The "TOŠKOVIĆ nekretnine" company, besides the large offer of luxury real estates in attractive locations throughout the Croatian coast, offers its clients a new project entitled "Turnkey".
Namely, if the client does not find the real estate that meets his needs, the project offers the possibility of building an object at the desired location, surface and layout by personal choice.
It is important to add that a team of experts is available for all tips, supplements and finding the ideal solution.
The "Turnkey" project allows you to adapt your immovable property to your needs and lifestyle.
This includes complete interior decoration and construction of accompanying elements is: swimming pools, terrains for any kind of sport ...
The object can be any surface, low or high construction, also the number of objects is not limited.
More detailed information is available on request.
The goal of the "Turnkey" project and the work of "TOŠKOVIĆ nekretnine" company is satisfaction and happiness on the faces of our clients.
Be a part of our successful team!
With all the respect,
"TOŠKOVIĆ nekretnine" Croatia
The sovereign state of Croatia is a republic governed under a parliamentary system and a developed country with a very high standard of living. It is a member of the European Union (EU).
Croatia's economy is dominated by service and industrial sectors and agriculture. Tourism is a significant source of revenue, with Croatia ranked among top 20 most popular tourist destinations in the world. The state controls a part of the economy, with substantial government expenditure. The European Union is Croatia's most important trading partner.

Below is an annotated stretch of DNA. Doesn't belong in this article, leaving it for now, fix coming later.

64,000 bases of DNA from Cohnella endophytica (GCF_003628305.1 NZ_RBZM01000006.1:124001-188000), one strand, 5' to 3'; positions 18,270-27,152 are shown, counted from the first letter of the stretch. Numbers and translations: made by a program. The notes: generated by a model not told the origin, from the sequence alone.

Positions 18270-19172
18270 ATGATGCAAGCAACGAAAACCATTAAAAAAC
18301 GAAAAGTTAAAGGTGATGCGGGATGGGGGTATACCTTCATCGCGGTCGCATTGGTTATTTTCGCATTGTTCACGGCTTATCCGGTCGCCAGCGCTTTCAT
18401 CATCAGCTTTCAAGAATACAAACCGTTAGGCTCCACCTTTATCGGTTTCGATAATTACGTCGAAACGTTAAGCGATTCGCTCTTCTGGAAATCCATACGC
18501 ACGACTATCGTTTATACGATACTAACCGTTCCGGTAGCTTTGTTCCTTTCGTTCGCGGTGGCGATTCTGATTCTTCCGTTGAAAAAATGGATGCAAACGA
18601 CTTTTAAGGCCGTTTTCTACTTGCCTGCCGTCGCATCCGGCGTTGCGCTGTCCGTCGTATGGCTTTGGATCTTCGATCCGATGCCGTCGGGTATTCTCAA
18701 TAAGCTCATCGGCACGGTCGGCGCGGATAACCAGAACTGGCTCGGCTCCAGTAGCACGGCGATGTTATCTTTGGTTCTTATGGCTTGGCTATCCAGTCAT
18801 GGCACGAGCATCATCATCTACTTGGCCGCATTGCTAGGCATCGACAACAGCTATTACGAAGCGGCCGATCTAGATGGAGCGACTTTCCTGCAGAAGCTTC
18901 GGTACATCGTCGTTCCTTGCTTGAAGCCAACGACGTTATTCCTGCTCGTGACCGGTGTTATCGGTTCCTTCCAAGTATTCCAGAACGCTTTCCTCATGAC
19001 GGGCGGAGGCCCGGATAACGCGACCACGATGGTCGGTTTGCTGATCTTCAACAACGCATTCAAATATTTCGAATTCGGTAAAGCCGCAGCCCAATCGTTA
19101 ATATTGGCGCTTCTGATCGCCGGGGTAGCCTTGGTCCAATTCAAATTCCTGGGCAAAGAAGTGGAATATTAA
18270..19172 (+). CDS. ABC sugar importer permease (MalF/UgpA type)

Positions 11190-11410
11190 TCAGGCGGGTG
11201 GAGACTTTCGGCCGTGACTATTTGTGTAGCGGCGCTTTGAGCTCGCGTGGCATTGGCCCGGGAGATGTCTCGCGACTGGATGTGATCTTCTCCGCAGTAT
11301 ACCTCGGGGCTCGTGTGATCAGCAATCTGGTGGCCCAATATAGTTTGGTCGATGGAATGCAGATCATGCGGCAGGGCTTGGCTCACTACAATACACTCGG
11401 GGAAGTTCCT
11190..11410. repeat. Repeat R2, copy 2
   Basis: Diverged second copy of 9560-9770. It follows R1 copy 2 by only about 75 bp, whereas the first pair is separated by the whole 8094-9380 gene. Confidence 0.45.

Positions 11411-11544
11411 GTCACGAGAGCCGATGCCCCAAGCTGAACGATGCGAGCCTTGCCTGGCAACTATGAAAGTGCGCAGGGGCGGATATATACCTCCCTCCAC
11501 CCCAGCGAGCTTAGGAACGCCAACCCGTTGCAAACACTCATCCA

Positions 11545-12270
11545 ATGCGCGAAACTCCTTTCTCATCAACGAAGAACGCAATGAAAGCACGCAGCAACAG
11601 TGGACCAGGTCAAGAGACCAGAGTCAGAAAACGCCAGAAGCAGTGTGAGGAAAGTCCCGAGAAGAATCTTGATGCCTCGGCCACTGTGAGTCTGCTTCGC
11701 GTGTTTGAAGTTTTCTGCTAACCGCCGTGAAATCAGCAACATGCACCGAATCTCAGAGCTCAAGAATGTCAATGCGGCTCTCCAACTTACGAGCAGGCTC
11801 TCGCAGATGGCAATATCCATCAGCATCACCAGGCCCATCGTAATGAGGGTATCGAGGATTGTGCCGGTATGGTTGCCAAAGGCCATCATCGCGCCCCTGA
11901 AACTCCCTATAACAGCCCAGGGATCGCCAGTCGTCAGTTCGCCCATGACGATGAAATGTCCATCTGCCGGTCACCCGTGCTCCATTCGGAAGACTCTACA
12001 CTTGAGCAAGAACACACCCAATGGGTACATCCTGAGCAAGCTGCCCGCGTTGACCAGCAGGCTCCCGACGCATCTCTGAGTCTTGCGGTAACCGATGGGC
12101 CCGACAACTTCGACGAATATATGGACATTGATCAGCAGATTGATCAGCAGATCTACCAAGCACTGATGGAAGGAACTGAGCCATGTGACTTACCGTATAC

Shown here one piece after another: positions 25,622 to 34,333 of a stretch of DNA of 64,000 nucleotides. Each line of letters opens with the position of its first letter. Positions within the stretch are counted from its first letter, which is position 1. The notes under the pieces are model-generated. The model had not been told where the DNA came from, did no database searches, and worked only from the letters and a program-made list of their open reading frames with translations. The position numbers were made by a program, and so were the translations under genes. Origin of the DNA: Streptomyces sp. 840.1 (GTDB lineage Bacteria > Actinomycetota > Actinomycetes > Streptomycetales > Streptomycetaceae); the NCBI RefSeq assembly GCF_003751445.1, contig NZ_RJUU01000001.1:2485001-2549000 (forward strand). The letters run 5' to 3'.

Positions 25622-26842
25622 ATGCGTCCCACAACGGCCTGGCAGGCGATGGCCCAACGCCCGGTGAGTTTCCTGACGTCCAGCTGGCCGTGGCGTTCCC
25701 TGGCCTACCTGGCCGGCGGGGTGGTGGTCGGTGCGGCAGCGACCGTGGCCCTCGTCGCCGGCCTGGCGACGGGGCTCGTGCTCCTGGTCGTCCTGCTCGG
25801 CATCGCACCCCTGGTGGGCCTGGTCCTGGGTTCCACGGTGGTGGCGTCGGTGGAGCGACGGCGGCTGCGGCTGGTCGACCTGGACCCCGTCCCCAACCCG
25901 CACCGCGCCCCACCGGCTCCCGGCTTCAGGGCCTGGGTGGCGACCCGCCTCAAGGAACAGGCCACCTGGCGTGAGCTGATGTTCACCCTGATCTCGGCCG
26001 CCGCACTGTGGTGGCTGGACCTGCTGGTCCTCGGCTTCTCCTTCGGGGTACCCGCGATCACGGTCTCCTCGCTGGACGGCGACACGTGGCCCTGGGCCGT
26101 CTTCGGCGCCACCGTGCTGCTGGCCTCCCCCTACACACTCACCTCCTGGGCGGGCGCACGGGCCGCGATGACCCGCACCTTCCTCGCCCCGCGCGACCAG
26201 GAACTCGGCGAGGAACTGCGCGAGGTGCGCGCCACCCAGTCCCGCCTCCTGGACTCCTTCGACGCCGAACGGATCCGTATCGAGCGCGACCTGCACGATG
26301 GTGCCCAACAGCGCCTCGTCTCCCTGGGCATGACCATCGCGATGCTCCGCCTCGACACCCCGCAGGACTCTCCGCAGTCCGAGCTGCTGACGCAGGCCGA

Croatia provides a social security, universal health care system, and a tuition-free primary and secondary education, while supporting
culture through numerous public institutions and corporate investments in media and publishing.
Economy of Croatia:
Croatia is classified as a high-income economy by the United Nations. International Monetary Fund data projects that Croatian nominal GDP stands at $54.758 billion, or $13,271 per capita for 2017, while purchasing power parity GDP stands at $102.113 billion, or $24,748 per capita. According to Eurostat, Croatian PPS GDP per capita stood at 62% of the EU average in 2017.
Real GDP growth in 2007 was 6.0 per cent. The average net salary of a Croatian worker in January 2017 was 5,895 HRK per month (roughly 800 EUR), and the average gross salary was 7,911 HRK per month. As of December 2018, the unemployment rate dropped to 9.6% from 12.2% in December 2017. The number of unemployed persons was 148.919 thousand. Unemployment Rate in Croatia in years 1996-2018 averaged 17.38%, reaching an all-time high of 23.60% in January 2002 and a record low of 8.40% in September 2018.
Istrian vineyards - Wine is produced in nearly all regions of Croatia:
In 2010, economic output was dominated by the service sector which accounted for 66% of GDP, followed by the industrial sector with 27.2% and agriculture accounting for 6.8% of GDP. According to 2004 data, 2.7% of the workforce were employed in agriculture, 32.8% by industry and 64.5% in services. The industrial sector is dominated by shipbuilding, food processing, pharmaceuticals, information technology, biochemical and timber industry. In 2010, Croatian exports were valued at 64.9 billion kuna (€8.65 billion) with 110.3 billion kuna (€14.7 billion) worth of imports.